By the end of September, 25 Chinese cities had opened Renminbi service to foreign-funded banks, and 111 foreign-funded banking institutions had been allowed to engage in Renminbi services.
Foreign-funded banks' Renminbi services had been growing at an average annual rate of 92 percent since the end of 2001 when China became a WTO member, the CBRC said.
Since 2001, China has taken a series of measures to gradually open its financial market, including introducing the QFII (qualified foreign institutional investors) scheme in 2003 to allow foreign institutional investors such as UBS, Deutsche Bank and Citigroup Global Markets Limited to engage in the securities business on the Chinese mainland.
So as to cope increasing challenges from foreign competitors, the country has been boosting forcefully the reform on its state-owned banks that were harassed by high non-performing loan ratios.
Now three of its four largest state-owned commercial banks have been listed on the stock market after overhauling reforms.
Foreign financial institutions encouraged to join China's commercial banks
Foreign financial institutions with good credit are encouraged to join China's commercial banks by share purchasing and equity participation, said Wang Zhaoxing, assistant chairman of the China Banking Regulatory Commission (CBRC). Wang said at the press conference held Thursday that the introduction of foreign strategic partners into Chinese banks has played a positive role in improving their risk management and financial innovation and in enhancing their competitiveness.
There are 25 foreign financial institutions taking shares in 20 large, medium and small sized commercial banks in China.
"The opening of China's banking sector is comprehensive and all directional," said Wang.
Wang said China will make dynamic and continuous evaluations on the investment of the foreign banks in Chinese banks.
The rules stipulate that an individual foreign financial institution can hold no more than 20 percent of shares in Chinese financial institutions and the ceiling for all foreign financial institutions is 25 percent.
Tax preferential treatment to foreign-funded banks
After the full openness of China's banking sector, China will continue to give tax preferential treatment to foreign-funded banks that have been locally incorporated.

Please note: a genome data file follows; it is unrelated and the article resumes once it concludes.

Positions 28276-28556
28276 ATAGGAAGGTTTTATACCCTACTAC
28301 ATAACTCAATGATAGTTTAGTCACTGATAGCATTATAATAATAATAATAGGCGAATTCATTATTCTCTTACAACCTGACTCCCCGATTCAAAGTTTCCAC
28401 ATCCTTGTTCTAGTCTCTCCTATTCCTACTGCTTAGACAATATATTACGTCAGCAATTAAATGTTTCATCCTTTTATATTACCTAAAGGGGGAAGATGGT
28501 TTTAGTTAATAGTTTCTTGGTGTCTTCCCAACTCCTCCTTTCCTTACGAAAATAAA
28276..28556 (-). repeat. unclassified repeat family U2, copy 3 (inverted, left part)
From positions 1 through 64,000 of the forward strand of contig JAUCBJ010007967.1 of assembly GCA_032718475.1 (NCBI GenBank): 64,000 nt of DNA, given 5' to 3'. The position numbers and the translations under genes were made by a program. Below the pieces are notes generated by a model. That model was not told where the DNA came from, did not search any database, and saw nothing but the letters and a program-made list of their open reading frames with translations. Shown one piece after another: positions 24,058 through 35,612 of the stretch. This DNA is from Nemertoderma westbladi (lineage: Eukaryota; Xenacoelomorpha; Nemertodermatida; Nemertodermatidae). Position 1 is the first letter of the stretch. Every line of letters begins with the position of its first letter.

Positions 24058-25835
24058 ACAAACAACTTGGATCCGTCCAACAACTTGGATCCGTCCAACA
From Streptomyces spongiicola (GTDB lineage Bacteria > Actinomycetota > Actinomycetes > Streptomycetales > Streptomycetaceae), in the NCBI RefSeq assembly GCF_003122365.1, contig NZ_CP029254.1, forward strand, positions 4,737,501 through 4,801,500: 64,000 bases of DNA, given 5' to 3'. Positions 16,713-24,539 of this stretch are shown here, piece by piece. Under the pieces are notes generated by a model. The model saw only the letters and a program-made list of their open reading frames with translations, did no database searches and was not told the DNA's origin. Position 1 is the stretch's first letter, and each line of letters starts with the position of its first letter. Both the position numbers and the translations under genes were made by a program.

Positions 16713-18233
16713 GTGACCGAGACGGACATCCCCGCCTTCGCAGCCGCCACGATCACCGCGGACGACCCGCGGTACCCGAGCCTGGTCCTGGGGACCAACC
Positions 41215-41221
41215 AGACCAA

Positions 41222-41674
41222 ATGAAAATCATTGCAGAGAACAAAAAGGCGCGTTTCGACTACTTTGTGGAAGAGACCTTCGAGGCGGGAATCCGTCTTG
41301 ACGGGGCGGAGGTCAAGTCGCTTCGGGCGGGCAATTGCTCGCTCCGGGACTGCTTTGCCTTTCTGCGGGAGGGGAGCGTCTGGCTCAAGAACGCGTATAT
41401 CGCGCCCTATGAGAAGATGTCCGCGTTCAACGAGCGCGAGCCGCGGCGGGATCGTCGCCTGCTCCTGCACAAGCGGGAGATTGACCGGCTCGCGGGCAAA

Song Dahan, deputy director of the Legislative Affairs Office of China's State Council, made the remark Thursday when responding a question from the press.
"Those foreign-funded banks that have been locally incorporated and registered in China are still foreign-funded banks, so they will enjoy preferential treatment in income tax according to Chinese law," he said.
The Chinese government is thinking about the reform on current income tax system that differentiates Chinese and foreign-funded companies, he said.
At the same press conference, Wang Zhaoxing, assistant chairman of the China Banking Regulatory Commission, suggested that after foreign-funded banks fully receive national treatment in China, they should share the same taxation policy with domestic banks in taxation.
"Only in this way can the principle of fair competition be realized," Wang said.
Foreign banks to issue credit card in RMB
Foreign banks can issue credit cards in RMB after they become locally incorporated banks, said Wang Zhaoxing, assistant chairman of the China Banking Regulatory Commission (CBRC).
Wang Zhaoxing said at the press conference held on Thursday that the foreign banks are required to have good risk management, risk control system and IT support system to hedge risks in the issuance of credit cards in China.
Wang said the People's Bank of China, the central bank, will be responsible for the operation and management of the payment system.
Further details on the issuance of credit cards by foreign banks in China will be clarified in the credit card management regulations to be set soon.
(Xinhua News Agency November 16, 2006)